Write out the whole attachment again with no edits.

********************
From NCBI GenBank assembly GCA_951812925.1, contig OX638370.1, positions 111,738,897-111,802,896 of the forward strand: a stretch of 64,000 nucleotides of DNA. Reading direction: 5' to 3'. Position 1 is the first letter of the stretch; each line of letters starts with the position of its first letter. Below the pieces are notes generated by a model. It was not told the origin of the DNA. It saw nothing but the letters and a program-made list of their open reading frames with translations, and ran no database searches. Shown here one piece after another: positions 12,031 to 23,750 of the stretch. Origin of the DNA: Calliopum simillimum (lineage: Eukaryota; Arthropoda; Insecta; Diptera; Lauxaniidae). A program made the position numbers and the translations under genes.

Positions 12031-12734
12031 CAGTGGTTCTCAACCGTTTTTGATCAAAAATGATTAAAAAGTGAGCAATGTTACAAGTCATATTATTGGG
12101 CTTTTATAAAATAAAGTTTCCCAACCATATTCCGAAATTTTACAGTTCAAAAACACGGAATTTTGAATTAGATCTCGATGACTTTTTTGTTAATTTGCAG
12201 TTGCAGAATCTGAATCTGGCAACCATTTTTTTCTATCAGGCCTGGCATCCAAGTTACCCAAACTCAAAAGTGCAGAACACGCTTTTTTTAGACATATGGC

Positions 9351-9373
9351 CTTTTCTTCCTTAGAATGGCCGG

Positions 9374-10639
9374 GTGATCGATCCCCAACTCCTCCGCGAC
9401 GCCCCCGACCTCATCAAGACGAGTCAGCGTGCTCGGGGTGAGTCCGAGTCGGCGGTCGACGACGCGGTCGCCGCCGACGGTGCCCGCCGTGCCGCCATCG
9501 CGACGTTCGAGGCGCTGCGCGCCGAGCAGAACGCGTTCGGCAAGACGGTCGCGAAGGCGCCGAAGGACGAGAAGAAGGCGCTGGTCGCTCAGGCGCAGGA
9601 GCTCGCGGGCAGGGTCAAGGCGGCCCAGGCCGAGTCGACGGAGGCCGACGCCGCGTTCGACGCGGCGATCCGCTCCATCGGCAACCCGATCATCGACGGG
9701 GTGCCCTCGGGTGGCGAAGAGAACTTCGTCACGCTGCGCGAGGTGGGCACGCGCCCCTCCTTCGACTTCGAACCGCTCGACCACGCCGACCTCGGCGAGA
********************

From NCBI GenBank assembly GCA_951812925.1, contig OX638370.1, positions 111,738,897-111,802,896 of the forward strand: a stretch of 64,000 nucleotides of DNA. Reading direction: 5' to 3'. Position 1 is the first letter of the stretch; each line of letters starts with the position of its first letter. Below the pieces are notes generated by a model. It was not told the origin of the DNA. It saw nothing but the letters and a program-made list of their open reading frames with translations, and ran no database searches. Shown here one piece after another: positions 12,031 to 23,750 of the stretch. Origin of the DNA: Calliopum simillimum (lineage: Eukaryota; Arthropoda; Insecta; Diptera; Lauxaniidae). A program made the position numbers and the translations under genes.

Positions 12031-12734
12031 CAGTGGTTCTCAACCGTTTTTGATCAAAAATGATTAAAAAGTGAGCAATGTTACAAGTCATATTATTGGG
12101 CTTTTATAAAATAAAGTTTCCCAACCATATTCCGAAATTTTACAGTTCAAAAACACGGAATTTTGAATTAGATCTCGATGACTTTTTTGTTAATTTGCAG
12201 TTGCAGAATCTGAATCTGGCAACCATTTTTTTCTATCAGGCCTGGCATCCAAGTTACCCAAACTCAAAAGTGCAGAACACGCTTTTTTTAGACATATGGC

Positions 9351-9373
9351 CTTTTCTTCCTTAGAATGGCCGG

Positions 9374-10639
9374 GTGATCGATCCCCAACTCCTCCGCGAC
9401 GCCCCCGACCTCATCAAGACGAGTCAGCGTGCTCGGGGTGAGTCCGAGTCGGCGGTCGACGACGCGGTCGCCGCCGACGGTGCCCGCCGTGCCGCCATCG
9501 CGACGTTCGAGGCGCTGCGCGCCGAGCAGAACGCGTTCGGCAAGACGGTCGCGAAGGCGCCGAAGGACGAGAAGAAGGCGCTGGTCGCTCAGGCGCAGGA
9601 GCTCGCGGGCAGGGTCAAGGCGGCCCAGGCCGAGTCGACGGAGGCCGACGCCGCGTTCGACGCGGCGATCCGCTCCATCGGCAACCCGATCATCGACGGG
9701 GTGCCCTCGGGTGGCGAAGAGAACTTCGTCACGCTGCGCGAGGTGGGCACGCGCCCCTCCTTCGACTTCGAACCGCTCGACCACGCCGACCTCGGCGAGA